Dual credit college classes are a great opportunity for homeschool families. Taken by high school students at a local community college, dual credit allows the student to earn both high school credits AND college credits for the same class. Read on for my Top 5 Reasons Homeschoolers Should Take Dual Credit College Classes.
Our oldest has taken four dual credit classes, and combined with her full time load at community college this semester, will walk into her freshman year at university with almost thirty hours of college credit. She has completed Psychology 101, Astronomy 101, Biology 101, and a sophomore level psychology class as a dual credit student. Not only did these satisfy her high school graduation requirements, she will be able to apply those courses to her bachelor’s degree.
Top 5 Reasons to Use Dual Credit
I’m a really big fan of dual credit, and I’ve come up with my top five reasons for homeschoolers to take advantage of it.
1. Two for one
Students enrolled in dual credit courses earn high school credit and college credit. At the same time. Win-win! Bonus points: one semester of a college class is typically equivalent to one year of high school study. Consequently, it will be more work, but the student is able to take more classes.
2. Advanced topics
Not an expert in biology? Was calculus your downfall? With dual credit, your teen can have college level instructors in advanced topics that you might not be able to teach. Community colleges have a truly diverse learning population; from 18 year olds to retirees and everything in between. The pace and challenge of classes will reflect that diversity. Dual credit classes are often in the sweet spot – harder than high school but not as difficult as those at a four year institution.
3. Student accountability
Dual credit courses are an excellent way for your homeschool student to begin learning true academic responsibility. They are now accountable to someone other than you, and they are responsible for getting work done. No more nagging and arguing over assignments and due dates. This academic responsibility is one of the most important components of succeeding in college. Many high school students rely on teachers and parents to help them get assignments completed and in on time, or to make sure they get to class. In college, this is now their responsibility. Many students have difficulty with that transition and truly struggle with the independence of college. Dual credit is the opportunity to learn that responsibility, but you’re still there to help guide them. (Disclosure – yes, there will still be some nagging. ?)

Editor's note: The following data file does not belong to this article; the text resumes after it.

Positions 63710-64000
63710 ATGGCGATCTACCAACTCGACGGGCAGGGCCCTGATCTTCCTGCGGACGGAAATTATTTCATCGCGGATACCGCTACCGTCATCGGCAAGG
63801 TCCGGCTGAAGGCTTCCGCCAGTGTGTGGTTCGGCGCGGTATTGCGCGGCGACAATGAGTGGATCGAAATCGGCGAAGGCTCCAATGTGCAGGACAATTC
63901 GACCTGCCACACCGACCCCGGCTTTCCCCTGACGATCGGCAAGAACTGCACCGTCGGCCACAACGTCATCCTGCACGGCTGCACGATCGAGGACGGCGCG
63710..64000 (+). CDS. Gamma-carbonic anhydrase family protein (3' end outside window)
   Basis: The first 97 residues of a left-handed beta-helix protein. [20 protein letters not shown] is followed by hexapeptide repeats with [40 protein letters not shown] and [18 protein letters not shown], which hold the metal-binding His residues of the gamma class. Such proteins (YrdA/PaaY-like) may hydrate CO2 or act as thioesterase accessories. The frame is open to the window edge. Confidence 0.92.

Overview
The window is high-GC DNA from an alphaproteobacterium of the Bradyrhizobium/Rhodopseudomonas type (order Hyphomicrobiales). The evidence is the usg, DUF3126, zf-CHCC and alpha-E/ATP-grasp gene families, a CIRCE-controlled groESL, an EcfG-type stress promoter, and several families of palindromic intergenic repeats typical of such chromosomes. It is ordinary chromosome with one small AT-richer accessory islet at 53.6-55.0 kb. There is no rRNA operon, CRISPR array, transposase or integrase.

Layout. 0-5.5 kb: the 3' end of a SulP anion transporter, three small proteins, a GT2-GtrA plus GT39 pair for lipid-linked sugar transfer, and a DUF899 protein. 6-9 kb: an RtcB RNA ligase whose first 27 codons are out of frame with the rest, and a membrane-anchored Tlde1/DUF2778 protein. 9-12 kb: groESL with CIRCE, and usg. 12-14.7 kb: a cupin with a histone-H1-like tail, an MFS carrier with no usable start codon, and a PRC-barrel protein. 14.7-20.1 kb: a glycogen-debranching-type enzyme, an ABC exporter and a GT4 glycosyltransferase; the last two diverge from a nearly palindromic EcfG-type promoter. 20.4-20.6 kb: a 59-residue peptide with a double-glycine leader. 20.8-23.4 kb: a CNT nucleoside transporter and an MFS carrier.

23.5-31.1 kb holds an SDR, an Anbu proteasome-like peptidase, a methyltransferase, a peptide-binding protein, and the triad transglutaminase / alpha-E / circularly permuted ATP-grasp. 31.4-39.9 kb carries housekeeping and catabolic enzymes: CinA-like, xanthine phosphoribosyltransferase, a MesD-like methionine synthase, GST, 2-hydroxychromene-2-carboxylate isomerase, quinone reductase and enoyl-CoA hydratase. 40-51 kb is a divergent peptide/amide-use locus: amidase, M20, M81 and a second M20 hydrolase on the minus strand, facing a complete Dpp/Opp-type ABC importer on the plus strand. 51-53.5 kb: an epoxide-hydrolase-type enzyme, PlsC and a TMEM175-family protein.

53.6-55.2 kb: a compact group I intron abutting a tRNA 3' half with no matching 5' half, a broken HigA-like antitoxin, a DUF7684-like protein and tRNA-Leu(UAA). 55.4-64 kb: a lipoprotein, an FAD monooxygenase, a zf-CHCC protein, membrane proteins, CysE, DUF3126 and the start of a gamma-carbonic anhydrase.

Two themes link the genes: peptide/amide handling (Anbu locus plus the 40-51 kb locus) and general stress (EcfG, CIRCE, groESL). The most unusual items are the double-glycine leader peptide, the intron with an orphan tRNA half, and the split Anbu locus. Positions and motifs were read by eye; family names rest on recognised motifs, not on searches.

4. College Applications
Colleges rely primarily on the high school transcript and ACT/SAT scores to determine admissions. (It’s not only those two, but extracurriculars or volunteering cannot make up for poor ACT/SAT scores or a bad transcript.) As homeschoolers, we can very easily lose one half of that equation with our transcripts. We are a challenge to college admissions officers for many reasons. Since we are the parent, teacher, and advisor all rolled in one, transcripts are often viewed as subjective and unreliable. How accurate are those grades? How challenging was that course? Is this really an accurate depiction of the student’s high school career? Is this student able to function in a classroom setting? Admissions officers are looking for students who are college ready and who will thrive in the college classroom. Dual credit shows not only that your student is ready for college (since they have already been there), but that they can succeed. This will bolster your homeschoolers application immensely.
5. College Credit
Dual credit classes are an excellent jump start on a college degree. Did you know that only 36% of students graduate with a bachelor’s degree in four years? Thirty. Six. Percent. Oh my. Most bachelor degrees require 120 hours for graduation, which is an average of 15 hours per semester. A student taking only 12 hours a semester, for even a couple of semesters, can easily be off-track to complete a four year degree. Taking dual credit classes can take a big bite out of that 120 hours. Pre-requisites, remedial classes (such as high school math or English), and required electives can be taken care of with dual credit, and help get your student out of college in four years. Finally, and often most importantly, community college classes are cheaper than those at a university. The fewer years you have to pay full blown university tuition, the better.
As far as I’m concerned, dual credit classes are one of the best tools in the homeschooling high school toolbox. Take a look at your local community college and dual credit. It’s a good idea.
See the other posts in my Homeschooling High School – The Big Picture series:
- Homeschool High School Requirements
- Creating a Homeschool Transcript for High School
- 10 Ideas for Outsourcing Homeschool High School Courses